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Santos: oil and gas giant eliminates 200 jobs

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Santos oil and gas site at Port Bonython in South Australia. Photo: Supplied / Santos

South Australian oil and gas giant Santos is cutting 200 jobs, blaming the cull on a delay in “growth activities”.

The $25 billion ASX-listed producer announced the reduction on Wednesday, with the most affected roles centered around the company’s Perth office.

“A detailed review of the WA, Northern Territory and East Timor business unit has been undertaken over recent months to ensure our workforce is aligned with the company’s disciplined, low-cost operating model and strategy. “the company said.

‘With some matured assets close to closure, there is growing short-term interest in capital-intensive decommissioning activities.

‘Approval of new projects is taking longer, meaning work programs are more sequenced than in the past and some growth activities have been delayed.

‘As a result, approximately 200 positions in the business unit exceed our business activity plans, including contractors.

“The surplus positions are mainly in Perth and a small number in other locations.”

Santos oil and gas site at Port Bonython in South Australia. Photo: Supplied / Santos

The company’s extensive portfolio includes oil and gas fields in the Cooper Basin, South Australia, WA, the Northern Territory and Papua New Guinea.

The company is also pursuing a number of growth projects, including the $5.7 billion Barossa gas project off Darwin in the Timor Sea, the $3 billion Dorado offshore oil development in WA and the Pikka on Alaska’s North Slope.

But the company has faced complex regulatory hurdles and legal challenges to its proposed developments, including a long-running court battle over the Barossa.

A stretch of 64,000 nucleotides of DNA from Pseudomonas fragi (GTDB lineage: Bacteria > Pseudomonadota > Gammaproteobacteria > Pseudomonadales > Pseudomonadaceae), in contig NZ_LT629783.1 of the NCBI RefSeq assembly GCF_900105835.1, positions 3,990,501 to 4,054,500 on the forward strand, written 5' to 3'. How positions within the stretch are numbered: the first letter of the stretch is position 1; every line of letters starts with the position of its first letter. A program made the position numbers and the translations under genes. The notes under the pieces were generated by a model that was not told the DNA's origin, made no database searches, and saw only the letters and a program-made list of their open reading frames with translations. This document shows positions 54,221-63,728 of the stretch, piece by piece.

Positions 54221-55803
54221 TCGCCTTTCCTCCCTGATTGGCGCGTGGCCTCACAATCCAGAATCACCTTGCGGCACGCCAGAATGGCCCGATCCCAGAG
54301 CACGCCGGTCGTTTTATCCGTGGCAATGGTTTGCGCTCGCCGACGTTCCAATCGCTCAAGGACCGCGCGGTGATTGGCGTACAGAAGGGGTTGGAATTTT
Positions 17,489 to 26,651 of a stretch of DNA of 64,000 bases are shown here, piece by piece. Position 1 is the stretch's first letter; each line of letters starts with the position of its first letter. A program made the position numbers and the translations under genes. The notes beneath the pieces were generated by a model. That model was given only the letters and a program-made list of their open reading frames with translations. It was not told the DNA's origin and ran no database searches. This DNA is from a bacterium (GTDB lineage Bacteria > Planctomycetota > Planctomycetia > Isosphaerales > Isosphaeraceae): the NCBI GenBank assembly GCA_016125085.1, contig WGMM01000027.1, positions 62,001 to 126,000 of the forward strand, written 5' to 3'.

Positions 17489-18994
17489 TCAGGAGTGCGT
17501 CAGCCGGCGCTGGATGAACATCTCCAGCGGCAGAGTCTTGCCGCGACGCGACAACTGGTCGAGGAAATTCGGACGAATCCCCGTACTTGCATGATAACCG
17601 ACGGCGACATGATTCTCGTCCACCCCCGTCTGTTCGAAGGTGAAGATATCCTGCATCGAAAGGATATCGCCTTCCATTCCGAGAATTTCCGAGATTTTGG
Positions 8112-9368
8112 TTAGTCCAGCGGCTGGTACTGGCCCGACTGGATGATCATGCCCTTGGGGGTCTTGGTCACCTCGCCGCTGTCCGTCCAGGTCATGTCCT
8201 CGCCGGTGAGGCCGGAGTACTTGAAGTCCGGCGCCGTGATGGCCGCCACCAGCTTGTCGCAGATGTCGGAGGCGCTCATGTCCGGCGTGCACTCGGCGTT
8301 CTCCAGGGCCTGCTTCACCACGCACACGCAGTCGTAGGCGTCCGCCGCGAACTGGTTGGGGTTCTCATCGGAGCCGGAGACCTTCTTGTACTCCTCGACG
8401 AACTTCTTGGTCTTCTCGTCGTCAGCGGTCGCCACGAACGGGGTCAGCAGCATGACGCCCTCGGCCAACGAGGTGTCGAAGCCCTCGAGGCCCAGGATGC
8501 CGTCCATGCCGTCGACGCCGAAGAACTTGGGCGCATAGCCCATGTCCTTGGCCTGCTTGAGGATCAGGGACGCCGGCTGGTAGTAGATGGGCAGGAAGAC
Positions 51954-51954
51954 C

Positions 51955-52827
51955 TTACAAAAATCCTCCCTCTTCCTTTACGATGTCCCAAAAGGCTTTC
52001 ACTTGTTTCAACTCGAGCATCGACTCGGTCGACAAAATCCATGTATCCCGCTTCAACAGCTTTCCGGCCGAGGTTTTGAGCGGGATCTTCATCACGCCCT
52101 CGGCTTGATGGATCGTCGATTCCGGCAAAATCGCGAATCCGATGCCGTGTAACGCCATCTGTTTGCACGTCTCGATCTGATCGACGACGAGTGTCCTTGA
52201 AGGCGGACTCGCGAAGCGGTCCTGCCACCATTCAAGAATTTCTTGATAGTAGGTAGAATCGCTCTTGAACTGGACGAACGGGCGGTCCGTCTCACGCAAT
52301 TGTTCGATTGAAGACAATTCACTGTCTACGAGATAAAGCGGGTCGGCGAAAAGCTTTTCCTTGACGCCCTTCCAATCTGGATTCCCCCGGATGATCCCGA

Tiwi Islands elders took Santos to court over fears the Barossa undersea pipelines could affect cultural heritage.

The Federal Court ruled in favor of Santos in January and the project is now more than 70 percent complete.

Santos said he had not made the decision to cut jobs “lightly.”

“Santos recognizes that changes like these are never easy for affected people, including their families, and we do not make these decisions lightly,” the company said.

‘Santos will support affected employees, including through our Employee Assistance Program and an outplacement service that provides career transition support.

“The company will continue to optimize its workforce to ensure it has the right capabilities and the right size to execute our business plans safely, efficiently and effectively.”

In its first quarter 2024 results, Santos reported $2.1 billion in sales revenue and 21.8 million barrels of oil equivalent.

Chief executive Kevin Gallagher said the Barossa and Pikka developments would set the company up for the next 10 to 15 years.

“Barossa and Pikka are world-class projects that will be transformative for Santos and will establish the company with stable long-term cash flows for at least the next 10 to 15 years,” he said.

First gas production in the Barossa is expected in the third quarter of 2025, while first production in Pikka is planned for 2026.

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